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Fort Beggs

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Fort Beggs

Coordinates: 41°36′4.97″N 88°12′37.81″W / 41.6013806°N 88.2105028°W / 41.6013806; -88.2105028

Fort Beggs was an impromptu fort used one week in May during the 1832 Black Hawk War.[1] Word about Indian attacks and massacres from the frontier led the residents of Plainfield, Illinois to convert the house of Rev. Stephen R. Beggs into a makeshift fort.[2] It was located in Plainfield, Illinois on the DuPage River and a monument was erected by the Will County Centennial Committee in 1936 to mark its location.

Panic at Fort Beggs

Rev. Beggs' cabin was converted to a fort on a Thursday when logs from Rev. Beggs' barn and shed were used for a makeshift breastwork around the cabin and the entire structure housed 125 individuals.[3] Rev. Beggs later explained their dire situation if attacked:

"We had four guns, some useless for shooting purposes. Ammunition was scarce. All of our pewter spoons, basins, and platters were soon molded by the women into bullets. As a next best means of defense, we got a good supply of axes, hoes, forks, sharp sticks, and clubs..."[4]

By Sunday a group from Chicago being led by Captain Naper and composed of both settlers and Native Americans had come to rescue them. On Monday, the group had split up with some reconnoitering along the Fox River and the others (mostly Native Americans), led by Mr. Lorton (possibly David Lawton[5]), going to meet up with General Brown, Colonel Hamilton and their men near Aurora, Illinois. This never happened because they were captured en route but, fortunately, the Native Americans were "on good terms with Black Hawk" and were allowed to go free. Mr. Lorton, while on his way back to Chicago, briefly returned to Fort Beggs, told them what had happened and explained that an attack would come later that night. Those events are what set off the panic as described by Rev. Beggs:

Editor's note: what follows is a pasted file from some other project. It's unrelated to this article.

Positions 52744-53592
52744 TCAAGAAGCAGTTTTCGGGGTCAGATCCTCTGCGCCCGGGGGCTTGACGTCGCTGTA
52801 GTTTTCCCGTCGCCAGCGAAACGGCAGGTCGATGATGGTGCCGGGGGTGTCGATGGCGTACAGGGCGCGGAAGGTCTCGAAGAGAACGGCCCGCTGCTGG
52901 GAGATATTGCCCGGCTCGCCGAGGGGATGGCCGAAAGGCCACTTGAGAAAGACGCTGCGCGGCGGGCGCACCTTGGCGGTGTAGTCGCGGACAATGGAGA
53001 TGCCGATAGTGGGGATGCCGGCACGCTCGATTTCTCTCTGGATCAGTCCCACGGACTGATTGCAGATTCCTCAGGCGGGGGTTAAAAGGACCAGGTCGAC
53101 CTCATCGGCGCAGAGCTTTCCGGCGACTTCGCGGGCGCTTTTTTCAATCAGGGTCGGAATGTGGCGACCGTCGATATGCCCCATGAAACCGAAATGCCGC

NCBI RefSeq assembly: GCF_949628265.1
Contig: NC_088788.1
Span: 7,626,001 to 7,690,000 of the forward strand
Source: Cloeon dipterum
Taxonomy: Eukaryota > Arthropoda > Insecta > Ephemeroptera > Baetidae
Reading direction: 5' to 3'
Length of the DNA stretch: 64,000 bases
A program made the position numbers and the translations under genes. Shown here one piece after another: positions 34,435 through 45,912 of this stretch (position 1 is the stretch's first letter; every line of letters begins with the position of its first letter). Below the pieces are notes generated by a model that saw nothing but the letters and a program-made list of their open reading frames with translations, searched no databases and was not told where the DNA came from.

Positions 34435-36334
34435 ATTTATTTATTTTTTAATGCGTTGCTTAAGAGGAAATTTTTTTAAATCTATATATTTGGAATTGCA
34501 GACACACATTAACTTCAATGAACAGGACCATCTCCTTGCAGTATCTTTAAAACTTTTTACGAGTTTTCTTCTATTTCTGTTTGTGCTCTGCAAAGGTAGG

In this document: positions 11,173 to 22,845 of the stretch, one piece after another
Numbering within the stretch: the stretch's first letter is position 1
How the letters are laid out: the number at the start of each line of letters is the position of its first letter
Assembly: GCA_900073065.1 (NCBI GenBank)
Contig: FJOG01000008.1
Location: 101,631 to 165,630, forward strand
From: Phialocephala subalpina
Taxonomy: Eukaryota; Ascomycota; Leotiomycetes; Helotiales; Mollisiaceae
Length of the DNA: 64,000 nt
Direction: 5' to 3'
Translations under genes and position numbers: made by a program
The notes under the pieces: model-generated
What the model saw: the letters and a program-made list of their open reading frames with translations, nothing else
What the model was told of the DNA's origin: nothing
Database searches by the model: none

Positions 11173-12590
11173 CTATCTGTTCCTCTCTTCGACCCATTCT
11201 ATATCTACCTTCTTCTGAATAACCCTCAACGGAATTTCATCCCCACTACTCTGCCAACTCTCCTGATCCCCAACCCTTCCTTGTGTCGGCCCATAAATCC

"Such a scene as then took place at Fort Beggs was seldom witnessed, even in those perilous times. The stoutest hearts failed them, and strong men turned pale, while women and children wept and fainted, till it seemed hardly possible to restore them to life..."[6]

It was at this moment that they resolved to leave as soon as possible and were in the midst of deciding whether to flee to Ottawa, Illinois or Chicago, Illinois when James Walker (now elected as Captain) urged them to wait until the rest of the men returned. During this wait the settlers had built a wall around the fort out of old fencing and set it on fire so that they might see an attack coming during the night. Captain Naper returned with his men on Wednesday evening, brought word of a massacre on Indian Creek and advised them to leave immediately for either Ottawa or Chicago. The settlers chose the latter, made preparations, and left the next day (Thursday).[7][8]

Footnotes

References

  • Beggs, Stephen R. (1868). Pages from the Early History of the West and North-West, The Methodist Book Concern.
  • Matson, Nehemiah (1878). Memories of Shaubena, D.B. Cooke and Co..
  • Le Baron (1878). History of Will County, W.M Le Baron, Jr. and Co..
  • Quaife, Milo Milton (1913). Chicago and the Old Northwest: 1673-1835, University of Chicago Press..
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